Is Vitamin D a Hormone? (And Why It Matters for Your Health)

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    Vitamin D is one of the many essential hormones that helps your body function and your bones stay strong and healthy.

    What is Vitamin D?

    Contrary to the name, Vitamin D is actually a hormone produced inside your kidneys. Its role is to control calcium content in your blood and how much your intestines absorb. Your body then distributes that calcium to your bones to make them strong.

    Forms of Vitamin D

    There are three major ways to improve your vitamin D levels. First, you can increase your sun exposure or use a UV lamp. Second, you can eat foods containing vitamins D2 and D3. Finally, you can always take vitamin D supplements if your levels are still too low.
    Some foods high in vitamin D include salmon, cheese, egg yolks, and mushrooms.

    What is a Hormone?

    Hormones are produced by your body's endocrine system. They act as your body's chemical messengers and tell all the different parts of your body what to do and what not to do. If something changes in your body's internal chemistry, it can cause reactions like acne, water retention, or worse.

    Vitamin D and the Endocrine System

    Even though the endocrine system makes vitamin D, it also relies on it to an extent. Vitamin D attaches to a specific receptor that is found in nearly every cell of the body.

    Vitamin D can help you regulate adrenaline, noradrenaline, and dopamine production in your brain. Vitamin D can also help encourage the production of serotonin.

    The recommended intake of vitamin D is between 400 and 800 IU per day. However, you can find vitamin D3 sold online that contains as much as 5000 IU in every soft gel or capsule.

    What Happens if You Don't Have Enough Vitamin D?

    It's easy to run low on vitamin D if you aren't eating the right foods or spending enough time outside in the sun. It can cause some serious issues, though.

    Low vitamin D means less absorption of calcium by your intestines. That results in lower calcium in your blood, which activates your parathyroid hormones. These hormones can leach calcium out of your bones, potentially weakening them.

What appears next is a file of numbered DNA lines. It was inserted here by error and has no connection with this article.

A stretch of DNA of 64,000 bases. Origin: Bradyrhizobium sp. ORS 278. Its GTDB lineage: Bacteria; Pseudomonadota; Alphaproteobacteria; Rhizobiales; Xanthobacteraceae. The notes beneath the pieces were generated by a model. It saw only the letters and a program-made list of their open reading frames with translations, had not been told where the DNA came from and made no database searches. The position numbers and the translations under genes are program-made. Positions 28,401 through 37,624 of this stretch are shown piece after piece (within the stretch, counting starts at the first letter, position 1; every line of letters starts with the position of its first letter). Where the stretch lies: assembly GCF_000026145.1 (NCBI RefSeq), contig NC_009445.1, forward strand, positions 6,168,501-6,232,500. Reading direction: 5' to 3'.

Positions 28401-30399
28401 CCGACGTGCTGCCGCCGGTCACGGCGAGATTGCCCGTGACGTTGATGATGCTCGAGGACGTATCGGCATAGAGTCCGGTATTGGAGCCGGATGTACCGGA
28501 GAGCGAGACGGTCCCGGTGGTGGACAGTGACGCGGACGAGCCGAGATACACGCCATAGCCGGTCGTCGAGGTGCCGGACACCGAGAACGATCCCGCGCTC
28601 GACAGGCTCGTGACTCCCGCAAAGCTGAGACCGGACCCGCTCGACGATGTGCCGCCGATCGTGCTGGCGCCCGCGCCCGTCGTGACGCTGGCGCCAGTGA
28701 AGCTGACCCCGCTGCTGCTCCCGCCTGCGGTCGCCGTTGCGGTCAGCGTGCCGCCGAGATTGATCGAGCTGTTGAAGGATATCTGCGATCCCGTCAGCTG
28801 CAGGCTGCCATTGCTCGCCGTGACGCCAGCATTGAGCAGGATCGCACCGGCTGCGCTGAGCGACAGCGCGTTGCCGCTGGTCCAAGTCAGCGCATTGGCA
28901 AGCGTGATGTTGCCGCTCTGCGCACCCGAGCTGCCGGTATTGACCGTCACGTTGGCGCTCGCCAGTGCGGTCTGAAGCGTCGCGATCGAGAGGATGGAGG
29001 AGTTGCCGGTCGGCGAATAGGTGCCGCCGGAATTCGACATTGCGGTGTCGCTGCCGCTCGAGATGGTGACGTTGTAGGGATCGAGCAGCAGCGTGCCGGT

In some cases, a vitamin D deficiency can also negatively affect other health conditions.

    Can You Take Too Much Vitamin D?

    Despite its status as an important hormone, there is such a thing as too much vitamin D. That's why whenever a doctor prescribes large doses of vitamin D, it's meant to be taken once a week and no more than that. Too much intake leads to vitamin D toxicity. This is when there's a buildup of calcium in your blood. The result can present as nausea, weakness, and frequent urination.

    Try Supplementing Your Diet

    As hard as you may try to get regular sun exposure and eat healthily, some people's bodies may struggle to absorb all the right nutrients. That's where vitamin D supplements come into play.

    Care/of provides personalized vitamins, protein, and collagen products for your specific needs. The routine created will help you feel better and improve your overall health. Contact us today and take our online quiz to let us know more about your health concerns.

    You're unique. Your supplements should be too.

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    Dr. Carla Montrond Correia ND, CNS
    Medical Content Manager
    Dr. Montrond-Correia is a licensed naturopathic physician and a certified nutrition specialist (CNS). She holds degrees from University of Bridgeport, Georgetown University, and University of Saint Joseph, and supplemented her education with internships in the health and wellness space. She's focused on research, herbal medicine, nutrigenomics, and integrative and functional medicine. She makes time for exercise, artistic activities, and enjoying delicious food.
    Our Editorial Staff
    Freelance Contributor
    The Care/of Editorial Team is made up of writers, experts, and health enthusiasts, all dedicated to giving you the information you need today. Our team is here to answer your biggest wellness questions, read the studies for you, and introduce you to your new favorite product, staying up to date on the latest research, trends, and science. Each article is written by one of our experts, reviewed both for editorial standards by an editor and medical standards by one of our naturopathic doctors, and updated regularly as new information becomes available.